I’m not exactly sure when I made the resolution not to give any more unsolicited advice (or well I’ve been about keeping it), but in part that’s the reason I tell myself. I don’t enjoy getting it, and to spare others, I probably shouldn’t give it, either.

The more I thought about it, I came up with a couple ground rules, maybe to simplify it if I needed help maintaining my resolve. There are what seem to me obvious topics on which I’m totally unqualified to offer any advice, no matter how well meant or how noble my intentions.

Unless I’m asked, of course. I’d love it if anyone asked me, but I can’t honestly remember the last time anyone specifically asked me for advice on anything. Maybe, I tell myself, they’re all too shy and I need more secure friends.

First, anyone who even glances at my life and standing would be able to see that I am in no position to offer anyone financial advice. Really, you’d be better off writing a numbered list and rolling dice than take anything I have to say about financial planning seriously.

Another thing I try my best to avoid offering advice on is relationships, especially romantic ones. Again, a glance at my history and current standing is all anyone needs to look at to see that the best thing to do with any advice I can come up with on how to get along, handle, increase, or seek out about any human relationship is to do the opposite. Suffice it to say that my history with dealing with humans is a checkered one, especially if all the squares are black.

I just don’t do some things well, no matter how hard I try or how earnest my efforts are.

The good news is, while it was difficult at first for me not to interrupt everyone and tell them what I thought about things, it’s gotten easier with time. I used to love editing things I wrote after that initial, horrid, first draft, and the more I practiced it, the easier it got for me to do something similar when I was talking or, especially, posting things online. I found that over half the things I impulsively want to say are either efforts for me to make the conversation about me, to make me sound better, or that I’d already done or been or covered that topic. I was there first, just in case you didn’t know.

Just not bringing up my thoughts until I’m asked for them means I’ve gotten some sort of reputation lately as a quiet, thoughtful fellow. At least in groups, I’m rarely the one talking, and I find I don’t mind it at all any more.

After all, the best thing to do with advice is to give it to someone else.

—RK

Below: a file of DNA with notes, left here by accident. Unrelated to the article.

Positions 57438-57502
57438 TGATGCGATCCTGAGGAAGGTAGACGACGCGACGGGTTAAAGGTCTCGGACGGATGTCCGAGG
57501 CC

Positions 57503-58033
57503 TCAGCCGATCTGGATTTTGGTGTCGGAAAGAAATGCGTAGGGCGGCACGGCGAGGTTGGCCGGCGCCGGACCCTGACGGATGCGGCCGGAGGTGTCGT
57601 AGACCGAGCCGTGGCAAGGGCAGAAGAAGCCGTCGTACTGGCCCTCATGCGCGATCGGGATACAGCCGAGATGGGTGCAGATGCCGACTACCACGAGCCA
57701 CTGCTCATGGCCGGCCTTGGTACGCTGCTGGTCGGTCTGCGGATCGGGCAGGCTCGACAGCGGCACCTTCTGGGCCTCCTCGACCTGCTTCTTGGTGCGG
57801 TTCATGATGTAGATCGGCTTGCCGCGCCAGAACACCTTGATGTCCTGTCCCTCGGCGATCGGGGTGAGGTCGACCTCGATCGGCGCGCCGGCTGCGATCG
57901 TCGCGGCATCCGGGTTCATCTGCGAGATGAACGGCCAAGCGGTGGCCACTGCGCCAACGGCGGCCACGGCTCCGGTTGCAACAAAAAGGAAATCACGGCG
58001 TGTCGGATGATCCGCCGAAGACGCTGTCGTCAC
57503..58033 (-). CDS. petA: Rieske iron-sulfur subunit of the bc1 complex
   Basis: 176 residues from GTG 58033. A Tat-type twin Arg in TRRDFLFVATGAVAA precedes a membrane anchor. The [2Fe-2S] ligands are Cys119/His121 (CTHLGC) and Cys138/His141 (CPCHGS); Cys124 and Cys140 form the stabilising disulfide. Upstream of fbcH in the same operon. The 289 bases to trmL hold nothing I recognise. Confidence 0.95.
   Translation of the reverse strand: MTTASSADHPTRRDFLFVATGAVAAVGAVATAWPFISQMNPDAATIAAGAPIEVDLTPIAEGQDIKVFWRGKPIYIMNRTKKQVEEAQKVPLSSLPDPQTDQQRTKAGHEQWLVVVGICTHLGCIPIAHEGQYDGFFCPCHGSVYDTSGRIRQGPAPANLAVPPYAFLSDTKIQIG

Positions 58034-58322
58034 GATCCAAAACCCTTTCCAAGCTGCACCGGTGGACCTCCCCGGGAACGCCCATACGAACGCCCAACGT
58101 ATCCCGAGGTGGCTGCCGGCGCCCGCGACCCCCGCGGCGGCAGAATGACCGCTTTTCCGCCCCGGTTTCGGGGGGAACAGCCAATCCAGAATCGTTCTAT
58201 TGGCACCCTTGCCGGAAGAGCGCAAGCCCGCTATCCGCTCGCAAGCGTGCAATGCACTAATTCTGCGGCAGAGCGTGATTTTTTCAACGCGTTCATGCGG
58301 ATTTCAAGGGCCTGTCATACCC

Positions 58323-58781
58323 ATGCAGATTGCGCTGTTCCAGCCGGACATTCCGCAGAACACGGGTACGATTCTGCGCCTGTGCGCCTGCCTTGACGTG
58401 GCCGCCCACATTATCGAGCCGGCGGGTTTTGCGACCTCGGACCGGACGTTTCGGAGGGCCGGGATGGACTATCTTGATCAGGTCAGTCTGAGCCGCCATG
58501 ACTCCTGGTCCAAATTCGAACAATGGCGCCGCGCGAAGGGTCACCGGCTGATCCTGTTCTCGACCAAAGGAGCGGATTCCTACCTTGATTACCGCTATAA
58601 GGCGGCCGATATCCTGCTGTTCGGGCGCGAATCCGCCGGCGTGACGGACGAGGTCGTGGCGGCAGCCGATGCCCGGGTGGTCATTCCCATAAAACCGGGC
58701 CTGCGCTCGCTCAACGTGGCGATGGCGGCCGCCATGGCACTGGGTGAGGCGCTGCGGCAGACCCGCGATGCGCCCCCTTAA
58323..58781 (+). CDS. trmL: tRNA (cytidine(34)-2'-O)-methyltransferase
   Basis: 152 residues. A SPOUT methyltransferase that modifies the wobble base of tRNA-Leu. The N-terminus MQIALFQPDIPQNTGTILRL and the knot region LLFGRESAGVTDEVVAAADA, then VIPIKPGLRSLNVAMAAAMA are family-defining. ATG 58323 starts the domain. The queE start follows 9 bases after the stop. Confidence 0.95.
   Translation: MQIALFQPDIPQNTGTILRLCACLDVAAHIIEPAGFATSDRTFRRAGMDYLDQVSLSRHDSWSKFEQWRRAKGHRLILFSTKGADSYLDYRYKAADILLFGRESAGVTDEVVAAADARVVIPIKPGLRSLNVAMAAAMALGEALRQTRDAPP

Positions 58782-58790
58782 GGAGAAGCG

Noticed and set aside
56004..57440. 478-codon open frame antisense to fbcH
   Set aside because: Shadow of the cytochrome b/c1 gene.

Amazon HQ

 

Dear Jeff,

Can I call you Jeff? Mr. Bezos? I'm writing because I understand from the unrelenting crush of media coverage given to your company that you are looking for a second headquarters for Amazon. the New York Times even did their own analysis of cities and came up with Denver as their solution.

Let me give you some advice: Don't listen to the New York Times. (I'm guessing you know that, since you bought the Washington Post.) But do look at their map. There are a handful of states that have *three or more* cities on their first cut list: California, New York, Texas, Florida... and Ohio.

You don't want to be in California. I mean, you'd love it here. The weather is great. The earth shakes only occasionally. But you've got the giant warehouses already and the west coast ethos covered with your Seattle HQ. I'd say reject Texas just on the face of it, but you did buy Whole Foods, which has its headquarters in Austin, and it might be reasonable to double down on that college town. Still. Texas.

Florida is a hurricane magnet, which is not at all what you want in a business that relies on logistics and always-available technology. Cut.

New York. Well, if you're looking for affordability, New York City is right out. And I'd say Rochester and Buffalo might be OK if you really like the cold and deep deep snow. But I don't see either being destination cities for tech workers.

Mr. Bezos, you should look at Ohio. There are 202 colleges and universities in Ohio, starting with the big one of the Big Ten/12... The Ohio State University. I doubt you've been to Columbus recently. I hadn't until last year. I visited a friend there for the day and honestly, it could be Portland. The brew pubs, the restaurants, the film series. It was astounding to me... and I live in L.A. I grew up in central Ohio and it was unrecognizable to me.

So Columbus is the obvious choice. Cleveland is my sentimental choice because it's too often overlooked these days as a sentimental choice when Detroit is in the offing. But it's hard for me to diss Buffalo and recommend Cleveland, so I won't.

No, Jeff, the choice is Cincinnati.

Partly, my argument is geographic. As John Kasich will surely tell you when you meet with him, Ohio is within 600 miles of 60% of the U.S. population. You can reach anywhere from Denver to New York in a two-hour flight. Cincinnati is, further, at the hub of Ohio, Indiana and Kentucky -- which really means that you could spread your wealth and influence and office parks around and get tax incentives from all three if you play your cards right. And I'm guessing you can. Cincinnati is also home to CPG giant Proctor and Gamble, and has a depth of business talent and training -- and the supporting business services -- that you wouldn't expect.